How Human Interaction Impacts Evolution
By Tara Hulen
Literature tells us that no man—or woman—is an island. Over millennia, humans have formed an interconnected web that spans the planet.
In fact, that interaction may play a key role in human survival. Eduardo Neiva, Ph.D., professor in the UAB Department of Communication Studies, and James Lull, Ph.D., emeritus professor at San Jose State University, have written The Language of Life: How Communication Drives Human Evolution (2012: Prometheus Books), which revolves around “the idea that communication is central to all biological development,” Neiva explains. In other words, survival goes to the most communicative as well as to the fittest. And since communication involves cooperation, the one who offers the helping hand usually has the advantage over the backstabber.
UAB Magazine: As a humanities professor, what brought you to write about what is usually a topic for biologists?
Neiva: The humanities have operated with the strict notion that what matters are differences: of cultures, of the sexes, in everything. The idea in this book is that everything is unified. Life is actually a great chain of interaction; all living forms interact with one another, and that creates change.
UAB Magazine: People usually think of that interaction in evolution in a negative way—survival of the fittest—but you don’t seem to see it like that.
Neiva: One reason we wrote the book is that we were very frustrated with some general notions that were attached to evolution—one of them is it’s all about survival of the fittest. Evolutionary theory has always favored that phrase, which has, in the popular mind, been considered the dominant factor. But that notion forgets many other things that are absolutely key to evolution, such as cooperation.
The idea is not a new one. Prince [Pyotr Alexeyevich] Kropotkin wrote a brilliant book, Mutual Aid: A Factor of Evolution, in 1902 about how mutual aid drives evolution. Oral traditions, passing on skills, the existence of societies—all of these advance evolution and require mutual aid.
Communication and social life are not just human traits, either, despite what people often think of as the rule. Social life is everywhere. Bees, for instance, are a marvel of elaborate social division.
What Glutamate Can Teach Us About Depression, Schizophrenia, Cancer, and More
By Kathleen Yount
Glutamate is the incredible, edible neurotransmitter. This amino acid is found in chips, yogurt, and ice cream, as well as the much-maligned MSG. It is also the key ingredient that helps neurons communicate, learn, make memories, and perform other essential functions.
For years, scientists have kept an eye on glutamate, suspecting that it plays a role in several debilitating diseases. But only recently have they discovered how to do anything about it. UAB researchers are leading the way in studies that could bring new treatments and new hope for people suffering from depression, schizophrenia, and even brain cancer.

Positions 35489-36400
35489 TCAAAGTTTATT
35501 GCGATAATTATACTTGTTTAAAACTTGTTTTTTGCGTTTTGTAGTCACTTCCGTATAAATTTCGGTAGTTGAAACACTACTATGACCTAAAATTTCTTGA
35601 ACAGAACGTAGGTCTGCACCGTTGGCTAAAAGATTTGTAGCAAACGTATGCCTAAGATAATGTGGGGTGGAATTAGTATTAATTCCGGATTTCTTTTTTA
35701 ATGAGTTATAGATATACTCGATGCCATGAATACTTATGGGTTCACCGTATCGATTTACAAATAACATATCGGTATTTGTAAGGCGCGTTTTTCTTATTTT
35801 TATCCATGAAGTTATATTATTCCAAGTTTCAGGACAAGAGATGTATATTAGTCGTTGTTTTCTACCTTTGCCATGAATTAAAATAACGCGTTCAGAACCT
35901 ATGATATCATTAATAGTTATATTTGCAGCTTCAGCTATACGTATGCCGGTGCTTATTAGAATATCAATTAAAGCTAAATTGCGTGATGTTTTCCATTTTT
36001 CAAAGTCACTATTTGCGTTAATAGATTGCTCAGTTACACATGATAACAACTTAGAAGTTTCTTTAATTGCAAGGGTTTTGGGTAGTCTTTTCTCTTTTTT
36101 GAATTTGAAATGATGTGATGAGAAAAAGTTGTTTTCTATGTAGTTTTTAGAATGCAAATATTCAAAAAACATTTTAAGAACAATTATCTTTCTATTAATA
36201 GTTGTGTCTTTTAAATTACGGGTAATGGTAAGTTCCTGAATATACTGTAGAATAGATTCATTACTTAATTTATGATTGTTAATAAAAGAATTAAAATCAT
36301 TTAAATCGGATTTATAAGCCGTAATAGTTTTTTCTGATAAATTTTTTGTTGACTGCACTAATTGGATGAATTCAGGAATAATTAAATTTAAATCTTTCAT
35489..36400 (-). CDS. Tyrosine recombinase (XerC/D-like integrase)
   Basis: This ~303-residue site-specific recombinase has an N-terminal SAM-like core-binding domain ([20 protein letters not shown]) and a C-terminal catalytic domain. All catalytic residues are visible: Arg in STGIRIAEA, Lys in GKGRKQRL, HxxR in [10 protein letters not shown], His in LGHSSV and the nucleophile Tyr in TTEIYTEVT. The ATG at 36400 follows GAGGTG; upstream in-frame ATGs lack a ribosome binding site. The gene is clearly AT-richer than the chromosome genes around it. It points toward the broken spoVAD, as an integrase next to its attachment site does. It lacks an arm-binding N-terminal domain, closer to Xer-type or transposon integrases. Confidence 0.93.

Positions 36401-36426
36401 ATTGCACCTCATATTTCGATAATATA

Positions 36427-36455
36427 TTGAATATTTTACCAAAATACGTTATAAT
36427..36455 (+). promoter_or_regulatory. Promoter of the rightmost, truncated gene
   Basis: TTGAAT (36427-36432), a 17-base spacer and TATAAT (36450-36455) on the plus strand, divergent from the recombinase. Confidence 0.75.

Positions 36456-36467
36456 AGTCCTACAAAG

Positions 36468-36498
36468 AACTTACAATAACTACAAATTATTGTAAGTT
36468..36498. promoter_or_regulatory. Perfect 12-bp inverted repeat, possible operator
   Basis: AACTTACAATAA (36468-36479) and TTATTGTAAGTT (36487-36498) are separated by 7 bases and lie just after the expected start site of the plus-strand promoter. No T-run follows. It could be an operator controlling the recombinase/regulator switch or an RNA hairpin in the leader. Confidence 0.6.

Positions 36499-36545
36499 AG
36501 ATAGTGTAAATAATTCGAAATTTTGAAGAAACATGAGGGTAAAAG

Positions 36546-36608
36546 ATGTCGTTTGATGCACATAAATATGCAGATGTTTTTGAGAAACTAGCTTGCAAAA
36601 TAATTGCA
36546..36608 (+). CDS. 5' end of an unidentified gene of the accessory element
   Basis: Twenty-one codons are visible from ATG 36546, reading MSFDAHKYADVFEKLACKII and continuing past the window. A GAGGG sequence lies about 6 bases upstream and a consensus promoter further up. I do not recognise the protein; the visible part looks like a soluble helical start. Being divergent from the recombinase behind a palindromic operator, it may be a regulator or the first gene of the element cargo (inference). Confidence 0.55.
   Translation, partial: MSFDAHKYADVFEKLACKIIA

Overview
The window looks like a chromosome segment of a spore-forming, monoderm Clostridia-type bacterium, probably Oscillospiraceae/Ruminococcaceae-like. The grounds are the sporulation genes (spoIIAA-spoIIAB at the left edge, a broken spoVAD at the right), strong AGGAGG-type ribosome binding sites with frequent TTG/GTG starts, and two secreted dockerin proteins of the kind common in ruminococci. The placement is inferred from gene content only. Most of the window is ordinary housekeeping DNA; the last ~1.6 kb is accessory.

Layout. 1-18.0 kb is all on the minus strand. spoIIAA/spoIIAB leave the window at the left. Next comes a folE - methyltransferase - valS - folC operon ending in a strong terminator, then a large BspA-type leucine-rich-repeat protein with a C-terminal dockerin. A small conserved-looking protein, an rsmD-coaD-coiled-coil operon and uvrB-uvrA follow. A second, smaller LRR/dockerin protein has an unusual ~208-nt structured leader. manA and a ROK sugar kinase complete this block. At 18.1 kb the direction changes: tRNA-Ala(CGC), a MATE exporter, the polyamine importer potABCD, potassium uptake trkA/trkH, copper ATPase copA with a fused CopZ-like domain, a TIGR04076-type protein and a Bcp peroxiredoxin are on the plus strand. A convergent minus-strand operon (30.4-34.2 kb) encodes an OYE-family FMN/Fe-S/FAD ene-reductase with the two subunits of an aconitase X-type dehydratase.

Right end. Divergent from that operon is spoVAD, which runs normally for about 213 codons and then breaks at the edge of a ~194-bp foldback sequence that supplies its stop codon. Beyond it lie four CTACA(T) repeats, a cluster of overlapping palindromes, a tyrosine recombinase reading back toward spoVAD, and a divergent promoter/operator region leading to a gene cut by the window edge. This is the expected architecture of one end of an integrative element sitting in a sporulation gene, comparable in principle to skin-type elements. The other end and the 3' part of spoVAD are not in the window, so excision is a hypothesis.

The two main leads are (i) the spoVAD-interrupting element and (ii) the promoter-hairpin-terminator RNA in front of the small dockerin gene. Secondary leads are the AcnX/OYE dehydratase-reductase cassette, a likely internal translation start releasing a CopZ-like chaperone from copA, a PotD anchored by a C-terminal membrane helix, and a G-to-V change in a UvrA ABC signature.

All Hail the King
Glutamate is the most abundant excitatory neurotransmitter, which means its job is to stimulate neurons. It works in tandem with GABA, the main inhibitory neurotransmitter, to maintain balance in the brain.
Glutamate and GABA are the king and queen of neurotransmitters. All others—including the more-famous serotonin, norepinephrine, and dopamine—have important functions of their own, but ultimately they serve to modulate the glutamate and GABA systems.
The brain’s glutamate balancing act revolves around a highly evolved system of molecules called receptors to which glutamate binds to produce actions in the brain’s cells. Another family of molecules called transporters mops up unused glutamate after it has been released. Much of the current research on glutamate dysfunction centers on these processes of give, take, and transport, to see if understanding the exchange can shed light on what happens when the glutamate system goes wrong, and how we might make it right again.
UAB Alumna and Genetics Pioneer Dies at 82
By Bob Shepard
UAB professor emerita Sara Will Crews Finley, M.D., passed away on February 20, 2013. Finley, along with her husband, Wayne H. Finley, M.D., Ph.D., co-founded the first medical genetics program in the southeastern United States at UAB. She was co-director of the Laboratory of Medical Genetics for 30 years.
Finley held the Wayne H. and Sara Crews Finley Chair in Medical Genetics at the time of her retirement from UAB in 1996. The Finleys founded the first chromosome laboratory in the Southeast and began what was to become one of the country’s largest university prenatal genetics laboratories.
“Sara Finley was a true pioneer in medicine,” says Bruce Korf, M.D., Ph.D., chair of UAB’s Department of Genetics and current holder of the Finley Chair in Medical Genetics. “She and her husband, Wayne, were among the first physicians to recognize the importance of the new field of medical genetics, and they were among the first to implement new technologies for culturing cells and analyzing chromosomes. These technologies helped untold numbers of families by providing new approaches to the diagnosis and classification of birth defects and genetic disorders, as well as enabling genetic counseling for families.”
Born February 26, 1930, Finley was the daughter of Jessie Mathews Crews and J.B. Crews of Lineville, Alabama. She graduated from Lineville High School, the University of Alabama, and the Medical College of Alabama. Her postgraduate training included an internship at Lloyd Noland Hospital, a three-year pediatric research fellowship at the Medical College of Alabama, and a traineeship at the Institute for Medical Genetics at the University of Uppsala, Sweden.